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Typedia Forms

Typedia Forms

by Zack on August 27, 2009

Typedia Forms Critique

I’ve written before that forms are not the place to get creative. I still believe that, but not creative doesn’t mean not good. There is a new service available called Typedia. It works like Wikipedia for fonts. It was created by Jason Santa Maria and a list of other well-known designers, so it’s no surprise that it looks good and feels good.

A few days ago I was adding the article for one of my favorite fonts (FF Scala Sans) when I stopped and took a moment to realize how great the edit form was. The interaction was smooth and clean, the fields were clear, and (with a few minor exceptions) it did what I wanted without getting in the way. So why do the forms on Typedia feel so good? Let’s take a look at some of the details.

While we look at the details I’ll also suggest some places where there is a little room for improvement. Jason Santa Maria once said that the web as an art form needs critics. I agree, so I’m adding a pinch of constructive criticism along the way.

You might want to see Typedia in action before you read the rest of the article. Go ahead, I’ll wait.

1 Vertical rhythm

vrhythm

The vertical rhythm of the form is pretty close to flawless. In a couple of places the alignment doesn’t match the rest of the page, but within the form it is super tight to the grid.

2 Strong title and subtitle

title2

The form starts off with the simple title “Edit a typeface.” This title is action-oriented, clear, and large without being imposing. The subtitle let’s me know what font I’m editing with a nice yellow background to offset it. The effect is please overall, but it does make me wonder if they could have combined the two as “Edit FF Scala Sans.”

3 Mostly unobtrusive JavaScript

add_designer

The form makes heavy use of JavaScript without overwhelming you. The dynamic components just show up when you need them. When I add a new designer I click the “Add another” link and the field fades in nicely. However, this is one of my biggest critiques of the form. There are a few places where I have to click too many times. The interaction for the “This typeface is part of a family” checkbox is a good example.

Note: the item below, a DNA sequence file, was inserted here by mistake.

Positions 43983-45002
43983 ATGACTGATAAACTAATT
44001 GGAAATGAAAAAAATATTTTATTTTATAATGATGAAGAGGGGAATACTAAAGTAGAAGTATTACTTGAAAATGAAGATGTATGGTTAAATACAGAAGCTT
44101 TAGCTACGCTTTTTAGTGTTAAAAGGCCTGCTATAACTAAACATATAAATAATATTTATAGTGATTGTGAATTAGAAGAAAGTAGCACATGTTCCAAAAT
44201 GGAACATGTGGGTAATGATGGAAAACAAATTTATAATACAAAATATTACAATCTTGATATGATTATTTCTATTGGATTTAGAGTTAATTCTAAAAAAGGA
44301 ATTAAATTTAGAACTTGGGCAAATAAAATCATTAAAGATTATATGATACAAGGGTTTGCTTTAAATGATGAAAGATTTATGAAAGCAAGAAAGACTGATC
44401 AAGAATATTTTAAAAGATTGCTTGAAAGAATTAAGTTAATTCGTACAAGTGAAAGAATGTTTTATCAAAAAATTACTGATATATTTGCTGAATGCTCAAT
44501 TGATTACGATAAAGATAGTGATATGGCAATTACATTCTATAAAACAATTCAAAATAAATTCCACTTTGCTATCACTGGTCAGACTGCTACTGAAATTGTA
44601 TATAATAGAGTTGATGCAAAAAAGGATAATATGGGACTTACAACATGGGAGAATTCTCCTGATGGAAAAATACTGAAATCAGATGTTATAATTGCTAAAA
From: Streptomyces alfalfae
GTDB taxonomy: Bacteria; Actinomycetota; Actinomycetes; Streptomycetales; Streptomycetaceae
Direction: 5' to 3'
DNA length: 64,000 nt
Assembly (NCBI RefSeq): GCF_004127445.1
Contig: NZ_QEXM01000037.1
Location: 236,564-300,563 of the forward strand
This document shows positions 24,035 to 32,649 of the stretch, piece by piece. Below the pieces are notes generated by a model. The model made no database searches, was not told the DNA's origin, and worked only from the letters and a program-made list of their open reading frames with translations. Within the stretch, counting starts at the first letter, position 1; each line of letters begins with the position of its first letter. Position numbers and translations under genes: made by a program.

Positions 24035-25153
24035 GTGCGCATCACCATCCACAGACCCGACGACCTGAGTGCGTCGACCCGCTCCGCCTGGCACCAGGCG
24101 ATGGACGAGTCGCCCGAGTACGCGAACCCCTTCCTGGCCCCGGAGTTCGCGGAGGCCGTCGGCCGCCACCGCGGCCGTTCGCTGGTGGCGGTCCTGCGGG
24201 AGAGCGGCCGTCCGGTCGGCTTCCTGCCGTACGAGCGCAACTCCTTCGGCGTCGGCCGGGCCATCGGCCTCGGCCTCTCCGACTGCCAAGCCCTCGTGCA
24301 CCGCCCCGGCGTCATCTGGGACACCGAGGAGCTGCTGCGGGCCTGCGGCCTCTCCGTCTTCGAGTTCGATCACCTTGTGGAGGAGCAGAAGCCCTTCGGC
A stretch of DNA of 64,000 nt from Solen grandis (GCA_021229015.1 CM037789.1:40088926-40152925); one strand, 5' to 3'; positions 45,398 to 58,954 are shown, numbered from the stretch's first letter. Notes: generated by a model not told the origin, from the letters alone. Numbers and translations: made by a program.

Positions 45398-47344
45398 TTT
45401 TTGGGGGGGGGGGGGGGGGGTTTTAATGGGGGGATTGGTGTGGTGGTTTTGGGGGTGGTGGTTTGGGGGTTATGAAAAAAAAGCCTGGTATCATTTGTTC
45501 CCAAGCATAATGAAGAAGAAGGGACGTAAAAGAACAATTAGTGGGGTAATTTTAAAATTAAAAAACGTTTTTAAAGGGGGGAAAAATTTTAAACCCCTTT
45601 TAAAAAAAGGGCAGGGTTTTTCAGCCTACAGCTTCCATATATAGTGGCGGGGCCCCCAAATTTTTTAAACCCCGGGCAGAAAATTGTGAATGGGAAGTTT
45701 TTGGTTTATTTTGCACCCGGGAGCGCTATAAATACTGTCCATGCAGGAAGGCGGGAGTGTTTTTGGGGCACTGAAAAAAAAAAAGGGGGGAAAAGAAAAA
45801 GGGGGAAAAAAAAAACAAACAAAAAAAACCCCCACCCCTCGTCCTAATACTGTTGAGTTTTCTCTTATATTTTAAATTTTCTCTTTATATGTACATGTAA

typeface_name

I click once to select it:

name_selected

The family members field fades in, which is good, but then I can’t unselect the checkbox. I have to press the change link before I can unselect. This goes against my expectations about how checkboxes work and takes a few too many clicks.

name_change_warn

I guess I understand the need to warn me about losing the family members, but this is a good example of why you should never use a warning when you mean undo.

4 Unobtrusive AJAX

ajax

The AJAX they use to suggest potential designers and type foundries has the natural ease found in every well-worn tool. There are hundreds of AJAX typeahead controls, but this one is especially nice. The only change I would make is allowing the escape key to close the popup.

5 Mixed field layout

fields

This form contains some short fields (like the typeface name) and other long ones like the background. For most of the short ones the labels are on the left and the field on the right. They mix it up to give the long ones some more space and that works very well. However, I would add a resizer to the text area. It makes it much easier to edit long background descriptions.

6 No cancel button

This is my only pure critique. They should add a cancel button. When I make changes it is a little unclear how to back them out.

There are a few places where this form gets a little too fancy, and a couple of minor bugs, but overall this is one of the best web forms I’ve ever used. Simple, clear, and it just works. You need to register before you can edit, but it’s free and well worth it. So go try it already.

The T from the Typedia logo was created by John Langdon and is used here under the Creative Commons license.


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